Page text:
Madame Sherri's Castle – Chesterfield, New Hampshire - Atlas Obscura
Unusual adventures and hidden discoveries. Explore our 2018 trips now »

Chesterfield, New Hampshire

Madame Sherri's Castle

Ruins of the elaborate house where the enigmatic costume designer threw glamorous parties for New York's theatrical elite. 

The tragic tale of Jay Gatsby may have been a figment of F. Scott Fitzgerald’s imagination, but New England has its very own, very real version of the larger-than-life character: its local queen of scandal, Madame Sherri. The glamorous eccentric threw fabulous parties at her “castle” in the middle of the forest, and drove around the town in a custom-made cream Packard car, with a monkey perched on her shoulder.

Madame Sherri, born Antoinette Bramare, married actor and dancer Andre Riela in 1911, and the couple moved to New York and changed their name to Sherri. Mystery surrounds the reason for this name change as well as other aspects of their life together. In New York, Madame Sherri made a name for herself designing elaborate costumes for Broadway productions, most notably the Ziegfeld Follies. After her husband’s death, she decided to build a unique structure in the woods of Chesterfield, New Hampshire, to hold parties for her theater friends.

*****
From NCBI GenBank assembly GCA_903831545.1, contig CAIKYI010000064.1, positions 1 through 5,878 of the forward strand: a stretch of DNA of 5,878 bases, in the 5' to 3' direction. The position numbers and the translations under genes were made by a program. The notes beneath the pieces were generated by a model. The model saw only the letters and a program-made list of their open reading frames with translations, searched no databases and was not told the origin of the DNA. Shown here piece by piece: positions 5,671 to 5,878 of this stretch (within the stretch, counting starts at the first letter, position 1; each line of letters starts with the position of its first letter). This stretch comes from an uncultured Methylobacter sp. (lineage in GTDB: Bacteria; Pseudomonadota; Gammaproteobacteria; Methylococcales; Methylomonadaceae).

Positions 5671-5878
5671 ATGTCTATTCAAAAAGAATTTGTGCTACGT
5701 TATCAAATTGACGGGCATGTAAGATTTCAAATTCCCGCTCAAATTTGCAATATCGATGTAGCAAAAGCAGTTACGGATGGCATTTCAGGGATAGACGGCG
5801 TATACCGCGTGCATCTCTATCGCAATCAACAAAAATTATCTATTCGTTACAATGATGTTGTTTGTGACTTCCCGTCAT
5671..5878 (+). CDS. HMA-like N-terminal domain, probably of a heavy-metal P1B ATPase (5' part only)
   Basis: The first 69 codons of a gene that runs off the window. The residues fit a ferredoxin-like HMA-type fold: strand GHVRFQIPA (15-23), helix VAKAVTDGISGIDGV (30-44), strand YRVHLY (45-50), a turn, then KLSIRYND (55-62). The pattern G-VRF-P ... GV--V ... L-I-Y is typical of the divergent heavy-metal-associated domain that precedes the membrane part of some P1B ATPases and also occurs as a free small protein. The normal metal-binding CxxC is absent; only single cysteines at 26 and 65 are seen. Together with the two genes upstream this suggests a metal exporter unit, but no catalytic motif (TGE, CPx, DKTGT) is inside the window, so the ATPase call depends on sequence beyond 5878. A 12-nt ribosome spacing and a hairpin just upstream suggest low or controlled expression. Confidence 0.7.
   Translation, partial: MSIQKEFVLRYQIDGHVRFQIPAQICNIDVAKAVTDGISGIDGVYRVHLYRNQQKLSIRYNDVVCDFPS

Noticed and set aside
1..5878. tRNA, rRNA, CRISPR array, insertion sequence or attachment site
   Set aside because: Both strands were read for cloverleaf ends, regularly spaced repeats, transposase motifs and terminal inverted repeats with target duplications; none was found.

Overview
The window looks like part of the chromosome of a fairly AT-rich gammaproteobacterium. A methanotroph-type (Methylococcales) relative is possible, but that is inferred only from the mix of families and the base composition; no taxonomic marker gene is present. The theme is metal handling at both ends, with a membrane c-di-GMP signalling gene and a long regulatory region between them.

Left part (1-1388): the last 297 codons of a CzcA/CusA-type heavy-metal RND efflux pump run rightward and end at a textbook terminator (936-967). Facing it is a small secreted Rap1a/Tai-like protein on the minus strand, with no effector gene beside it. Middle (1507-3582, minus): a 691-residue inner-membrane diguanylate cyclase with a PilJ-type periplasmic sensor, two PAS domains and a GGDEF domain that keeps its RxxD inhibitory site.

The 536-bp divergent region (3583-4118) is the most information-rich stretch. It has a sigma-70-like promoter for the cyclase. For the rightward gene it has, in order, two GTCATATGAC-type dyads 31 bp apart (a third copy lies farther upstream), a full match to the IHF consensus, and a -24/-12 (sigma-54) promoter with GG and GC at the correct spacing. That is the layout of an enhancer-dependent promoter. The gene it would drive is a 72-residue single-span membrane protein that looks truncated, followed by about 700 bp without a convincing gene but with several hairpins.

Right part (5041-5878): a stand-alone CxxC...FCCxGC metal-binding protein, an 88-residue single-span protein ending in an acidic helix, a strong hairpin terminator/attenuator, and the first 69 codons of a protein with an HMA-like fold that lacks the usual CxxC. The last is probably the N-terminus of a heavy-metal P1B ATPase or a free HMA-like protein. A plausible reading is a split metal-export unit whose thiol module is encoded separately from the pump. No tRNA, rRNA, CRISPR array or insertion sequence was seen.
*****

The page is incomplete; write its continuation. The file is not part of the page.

Madame Sherri lived in a more modest house nearby and used the bigger property to entertain. The quirky “castle,” as it became known locally, had three stories and a massive staircase outside the house. A lot of this was made possible by the generous gifts Madame Sherri received from her former assistant Charles LeMaire, who later went on to become an Academy Award-winning costume designer. When this money ran out, the parties too came to an end, and the castle fell into disuse. Madame Sherri fell on hard times and died in poverty in 1965, as a ward of the state. 

The dramatic staircase ending mid-air is all that remains of the castle today. After falling prey to vandals, the castle was destroyed by a fire in 1962, leaving behind only the foundations and a section of the staircase. Locals have reported hearing and seeing strange things in the ruins, which were later taken over by the Chesterfield Conservation Commission, which added trails around the structure and renamed the forest after Madame Sherri.

Know Before You Go

The castle is near the entrance to the Madame Sherri Forest on Gulf Road. You'll have to drive deep into the woods on dirt and stone roads, which may make you question whether you missed a turn. While the structures seem stable, be careful, as there are no handrails on the steps.